Posted on March 3, 2009
The carambola, better known as “starfruit” in the continental US (and sometimes called “five-fingers” in Trinidad and other southern Caribbbean islands), is tart and juicy, and ranges in color from a greenish yellow to bright orange. You can pick them fresh from the tree here in St. Croix, and we have a beach resort and a golf course named for the carambola.
The color, distinctive shapes and shiny, almost leathery texture of three ripe orange fruits sitting on a dark marble slab caught my eye.
Posted on February 26, 2009
There is always a distinct tension for me between accessible realism, and the more abstract. By moving too far toward the abstract, there is a danger that the connection points for viewers get lost. The images in this post are part of a series of abstractions inspired by the brilliant color fields of Sandy Point and illustrate this tension.
I have read that there is a trend toward realism right now. Perhaps that is a response to economic factors, and what sells. Or perhaps it is something deeper, reflecting shorter attention spans, less time for reflection and contemplation, or a need for the familiar in a changing world — and a corresponding desire for art that is comfortable and accessible. If communication is the goal, perhaps a trend toward realism is a good thing. Any thoughts?
Posted on February 23, 2009
I was working on a beach scene, when this little doggie popped into view. Well, I just couldn’t shoo him away, so I let him be the star!
Sometimes the unexpected can add a smile to the day.
Posted on February 17, 2009
Sandy Point National Wildlife Refuge is located at the southwest corner of St. Croix. It is a spectacular sweep of sand beach and Caribbean-blue water, and an important nesting site for the ancient-looking and endnagered leatherback turtle.
The leatherbacks come ashore well after dark to lay their eggs, and the baby turtles emerge from the sand just after dusk about 60 days later. Whether in the brilliant mid-day light, at dusk or on a moonlit night, the stark shapes and brilliant color fields of Sandy point are stunning.
(Contact the St. Croix Environmental Association for information on guided turtle-watch tours.)
Posted on February 14, 2009
Here’s a slightly different perspective on our old fort, all planes, shapes and colors. Just the picture for today. That’s all. Time to get back to the shoreline…
Posted on February 12, 2009
Fort Christiansvaern in Christiansted, St. Croix, is a relic of the long Caribbean history of plantations, sugar and slavery. One version of a part of that history is told in Buddhoe by Patricia Gill.
With its many planes, curves and layers, the fort is a photogenic landmark that lends itself to multiple interpretations. This is one of several new images that I am adding to my series on the old fort. See the earlier interpretations on my portfolio website. I’ll be adding this and other new images there soon.
In this view the American flag flies high and prominently over the reminder of the past. Perhaps we are proud of the fort’s history, or perhaps proud that we have risen above it. Or perhaps the flag just marks the fort as a symbol and claim of our nation’s “ownership” of the island. What do you think?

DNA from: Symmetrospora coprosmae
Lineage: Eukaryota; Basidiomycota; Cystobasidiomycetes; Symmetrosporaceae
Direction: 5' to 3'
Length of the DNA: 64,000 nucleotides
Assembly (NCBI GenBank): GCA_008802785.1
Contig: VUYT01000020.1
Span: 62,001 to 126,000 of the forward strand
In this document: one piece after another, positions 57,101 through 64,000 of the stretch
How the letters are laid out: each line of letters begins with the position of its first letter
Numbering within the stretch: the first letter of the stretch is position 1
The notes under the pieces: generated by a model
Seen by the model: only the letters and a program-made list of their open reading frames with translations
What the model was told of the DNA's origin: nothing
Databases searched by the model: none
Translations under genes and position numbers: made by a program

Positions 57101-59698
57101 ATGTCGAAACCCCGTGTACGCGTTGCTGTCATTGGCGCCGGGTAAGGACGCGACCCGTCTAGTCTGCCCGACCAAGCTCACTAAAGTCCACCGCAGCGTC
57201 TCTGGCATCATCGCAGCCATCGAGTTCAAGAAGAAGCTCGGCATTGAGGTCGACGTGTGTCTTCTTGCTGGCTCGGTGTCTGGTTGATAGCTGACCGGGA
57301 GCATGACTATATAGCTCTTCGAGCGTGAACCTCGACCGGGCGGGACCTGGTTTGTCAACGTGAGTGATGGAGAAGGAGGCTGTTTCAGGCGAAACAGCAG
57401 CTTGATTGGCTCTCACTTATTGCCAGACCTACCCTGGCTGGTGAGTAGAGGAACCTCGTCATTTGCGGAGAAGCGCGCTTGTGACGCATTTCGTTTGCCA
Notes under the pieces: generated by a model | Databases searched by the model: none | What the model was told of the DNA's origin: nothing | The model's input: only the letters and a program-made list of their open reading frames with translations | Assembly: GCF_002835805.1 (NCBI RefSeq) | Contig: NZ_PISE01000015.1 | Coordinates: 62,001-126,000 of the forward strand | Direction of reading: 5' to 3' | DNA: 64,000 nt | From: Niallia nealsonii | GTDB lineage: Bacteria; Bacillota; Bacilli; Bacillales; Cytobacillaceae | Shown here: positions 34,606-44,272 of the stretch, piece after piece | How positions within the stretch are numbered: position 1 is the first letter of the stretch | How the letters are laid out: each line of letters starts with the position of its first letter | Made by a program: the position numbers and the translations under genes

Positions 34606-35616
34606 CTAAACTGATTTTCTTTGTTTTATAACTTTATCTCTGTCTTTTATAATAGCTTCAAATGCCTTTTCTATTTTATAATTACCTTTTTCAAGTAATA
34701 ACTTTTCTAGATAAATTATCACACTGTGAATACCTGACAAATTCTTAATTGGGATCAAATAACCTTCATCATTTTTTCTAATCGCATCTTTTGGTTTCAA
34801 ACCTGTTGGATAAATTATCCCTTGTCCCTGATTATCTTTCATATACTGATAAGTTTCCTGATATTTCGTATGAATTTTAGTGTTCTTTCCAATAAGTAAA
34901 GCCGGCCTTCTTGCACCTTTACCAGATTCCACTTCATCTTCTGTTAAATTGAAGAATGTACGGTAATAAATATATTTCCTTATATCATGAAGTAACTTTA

Posted on February 5, 2009
This is the beautiful flower of a common beachside bush (Thespesia populnea) called the haiti-haiti tree here on St. Croix, also known as seaside mahoe, portia tree, and often mistakenly called beach hibiscus. *
Despite the common name sometimes used, the beach hibiscus is actually a different plant (Hibiscus tiliaceus). Still, the flower does look hibiscus-like. I was attracted by the filmy, creamy translucence of the off-white petals when the flower is fully opened.
While the short-lived flowers are beautiful, the tree itself is scrubby with multiple woody stems. Invasive and salt-tolerant, it can quickly dominate a shoreline. The fruits or seedpods are a favorite of the local bright red love bugs, one of which is featured in my gravatar. More on those guys later!
*Thanks to Carol Cramer-Burke at the St. Croix Environmental Association for pointing me in the right direction on the facts here.
Posted on February 3, 2009
This rusty barstool has been down at the beach the last few months. It was joined a few days ago by a white plastic garbage bag.
The salt has eaten away at the chair’s metal frame, almost the same way termites eat away at deadwood, returning it to the soil. This scene of decay told of good times past, evidence of someone passing through this way.
There was a hint of a rainbow in the eastern sky. I wonder now, was that white bag the pot of gold?
Posted on January 30, 2009
Despite the best clean-up efforts of groups like the St. Croix Environmental Association, the shorelines here on St. Croix are sometimes littered with debris – mostly plastic. Some is left behind by careless beachgoers, but far more is deposited from the ocean itself.
That beautiful blue Caribbean Sea, an apparently limitless resource, is in fact full of garbage that drifts ashore. I think that sad fact was on my mind as I began this image.
This rocky shore had interest, but needed a spark to bring it to life. After some work, the rusty metal parts in another photo became the green shield tucked under the most interesting of the rocks.
As the image developed, it became darker and almost macabre — not something I had intended in the beginning. In fact, looking at it now, the feelings evoked are almost a surprise. Strange.